Saturday, November 25, 2006

sermon 3: Luke 14.12-15, given at seminary

Luke 14:12-15

Then He also said to him who invited Him, "When you give a dinner or a supper, do not ask your friends, your brothers, your relatives, nor rich neighbors, lest they also invite you back, and you be repaid. But when you give a feast, invite the poor, the maimed, the lame, the blind. And you will be blessed, because they cannot repay you; for you shall be repaid at the resurrection of the just. Now when one of those who sat at the table with Him heard these things, he said to Him, "Blessed is he who shall eat bread in the kingdom of God!"

This one was on really short notice and I don't even have a note card from which to recall. So it'll be brief.

The angle I took was the idea of the calculated investment, namely that the Christian faith is not a calculated investment.

Frequently there is a notion that Christianity makes life work a little bit better, and that all things will eventually be equalized. Essentially this is just a variation of the mistaken notion that God's kingdom exists in the here and now. It's false. Rather, we're to live as if God's kingdom existed in the here and now, in spite of evidence, and even consequences, to the contrary. We're called to symbolize something that should be, but which is not yet. As such, we're often going to be on the losing end of many earthly deals.

As leaders in the Church this has ramifications especially for how we choose to accept money. We have to insist that money is essentially no-strings-attached. Either the person is giving it to God, for the glory of God, or they're giving it to their pet projects.

I told the two-sided story of a youth minister named Jeff. The first had to do with Jeff's tendency to take the begging hobos outside out for dinner once a week at sitdown restaraunts. He always got the biggest kick out of how people responded to him walked in with this guy who smelled like soiled clothing mixed with a healthy dose of unwashed masses. Then he'd go drop them off back at the church, which was near the shelter. I asked him what they usually said when he dropped them back off. His answer: "Got a couple of bucks? I need some smokes." Basically he'd gleefully consigned himself to bringing light into the lives of the unfortunate without questioning their worthiness or expecting some sort of roundabout benefit for himself. He did it because God commanded him to do it, not because he thought it was generally edifying for himself. In fact, he confessed that every time it was uncomfortable, and that he didn't "like it", per se, but that it seemed nevertheless to be a positive ministry.

Jeff was also chosen as one representative for a new chapel committee. The Church had built a new place of worship but was having the damndest time actually moving into it. You see they had the money, in theory, but all of the money had stipulations. They'd have $10,000 for pews, but that was in a family's name, and they wanted the old pew with great great grandfather's name on it moved over, even though it was falling apart, rather than to build a new one. The pulpit also had a name on it. The marble flooring was similarly endowed with conditions attached. Millions of dollars existed within the church, but they were all controlled by people who's membership in the church, and subsequent endowment of the church, was for any other reason besides salvation in Christ.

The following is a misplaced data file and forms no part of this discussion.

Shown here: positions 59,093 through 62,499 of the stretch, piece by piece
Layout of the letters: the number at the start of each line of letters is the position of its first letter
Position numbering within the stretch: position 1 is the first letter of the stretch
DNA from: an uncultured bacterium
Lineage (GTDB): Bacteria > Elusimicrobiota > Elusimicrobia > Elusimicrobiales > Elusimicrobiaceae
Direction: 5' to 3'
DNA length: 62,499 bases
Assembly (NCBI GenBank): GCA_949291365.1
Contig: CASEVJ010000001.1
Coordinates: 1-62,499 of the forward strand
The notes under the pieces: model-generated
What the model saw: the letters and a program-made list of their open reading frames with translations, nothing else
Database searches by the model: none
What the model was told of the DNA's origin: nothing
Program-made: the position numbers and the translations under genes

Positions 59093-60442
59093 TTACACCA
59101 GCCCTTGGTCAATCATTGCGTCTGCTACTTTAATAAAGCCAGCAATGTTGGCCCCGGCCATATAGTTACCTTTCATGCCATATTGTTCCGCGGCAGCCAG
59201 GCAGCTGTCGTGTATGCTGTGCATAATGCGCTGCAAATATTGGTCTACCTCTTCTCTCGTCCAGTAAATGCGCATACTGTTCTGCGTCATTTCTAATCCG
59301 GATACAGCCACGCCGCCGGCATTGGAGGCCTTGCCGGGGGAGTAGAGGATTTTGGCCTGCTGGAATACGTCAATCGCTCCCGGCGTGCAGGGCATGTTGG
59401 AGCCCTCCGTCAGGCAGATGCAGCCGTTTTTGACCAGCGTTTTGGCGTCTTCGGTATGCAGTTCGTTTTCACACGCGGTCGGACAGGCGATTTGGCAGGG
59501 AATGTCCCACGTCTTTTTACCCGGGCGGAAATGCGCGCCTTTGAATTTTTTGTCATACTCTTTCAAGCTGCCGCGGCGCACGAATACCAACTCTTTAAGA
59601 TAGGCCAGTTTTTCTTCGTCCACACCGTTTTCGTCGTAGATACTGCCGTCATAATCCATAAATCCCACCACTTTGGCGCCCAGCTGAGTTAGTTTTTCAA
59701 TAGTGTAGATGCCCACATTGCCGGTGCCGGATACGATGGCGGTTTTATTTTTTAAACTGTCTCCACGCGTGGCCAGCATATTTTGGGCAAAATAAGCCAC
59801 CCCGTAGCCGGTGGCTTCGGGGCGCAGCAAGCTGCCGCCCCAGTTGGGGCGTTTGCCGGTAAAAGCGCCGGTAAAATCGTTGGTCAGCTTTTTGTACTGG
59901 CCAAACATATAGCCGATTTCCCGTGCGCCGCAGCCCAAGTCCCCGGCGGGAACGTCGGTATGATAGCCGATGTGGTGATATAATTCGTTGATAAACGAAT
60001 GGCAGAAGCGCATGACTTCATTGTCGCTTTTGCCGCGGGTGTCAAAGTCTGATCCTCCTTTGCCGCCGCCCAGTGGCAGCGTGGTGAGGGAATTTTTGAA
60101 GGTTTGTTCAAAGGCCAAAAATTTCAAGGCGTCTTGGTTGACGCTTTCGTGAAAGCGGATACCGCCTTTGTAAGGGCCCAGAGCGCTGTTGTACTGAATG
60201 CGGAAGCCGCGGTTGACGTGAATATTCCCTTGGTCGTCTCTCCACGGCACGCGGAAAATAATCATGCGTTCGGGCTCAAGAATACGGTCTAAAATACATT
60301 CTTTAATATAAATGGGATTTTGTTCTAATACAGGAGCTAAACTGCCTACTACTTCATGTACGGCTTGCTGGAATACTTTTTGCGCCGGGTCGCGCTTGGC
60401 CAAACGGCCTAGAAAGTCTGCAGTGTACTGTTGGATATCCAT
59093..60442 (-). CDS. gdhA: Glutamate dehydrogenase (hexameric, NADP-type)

We need to avoid such situations. No matter how rich we may seem, if the gifts come to us for reasons other than the hope of salvation in Christ, we're likely going to have those same gifts bite us on the back end in the future.

But really any occasion can be an opportunity to widen the net of salvation, it's all a matter of how we use it. john Chrysostom, the saint who's day this is, had no trouble telling people how it was, and even biting the hand that fed him in the process. He wasn't a conniving and meticulous politician as so many of our hierarchs are. He left the politics to the politicians and he preached the gospel in spite of all things. He was exhiled and eventually killed for preaching against the empresses' status of herself. He blasted it, was exiled, and then when finally reinstated, used that as an opportunity to blast it again, for which he was killed.

He also is known for having said that if you're going to have a huge wedding reception with many festivities, then you need to round up the poor. Why should your blessings be used only for you and the ones you like? Are you not inedbted to God to use your festive occasion not just for self-celebration, but also for the opportunity it offers to show forth his kingdom to those who cannot often taste of such festivities? Do we not often hold these huge weddings only so that relatives have a reason to gather or because we're expected to keep up appearances? Do we not often give presents at such events on the tacit understanding that we will be paid back in roughly equal amount at future times?

In the case of Jeff and in the case of Chrysostoms's weddings, people were stumbling into the notion of the faith as a calculated investment. They were setting up a system wherein their faith was yet another vehicle to reward themselves in a roundabout sort of way, with only the veneer of religiosity. Calculated investment is the way our capitalist-trained minds tend to work, but we're in need of some serious re-education if we're going to live as Christians.


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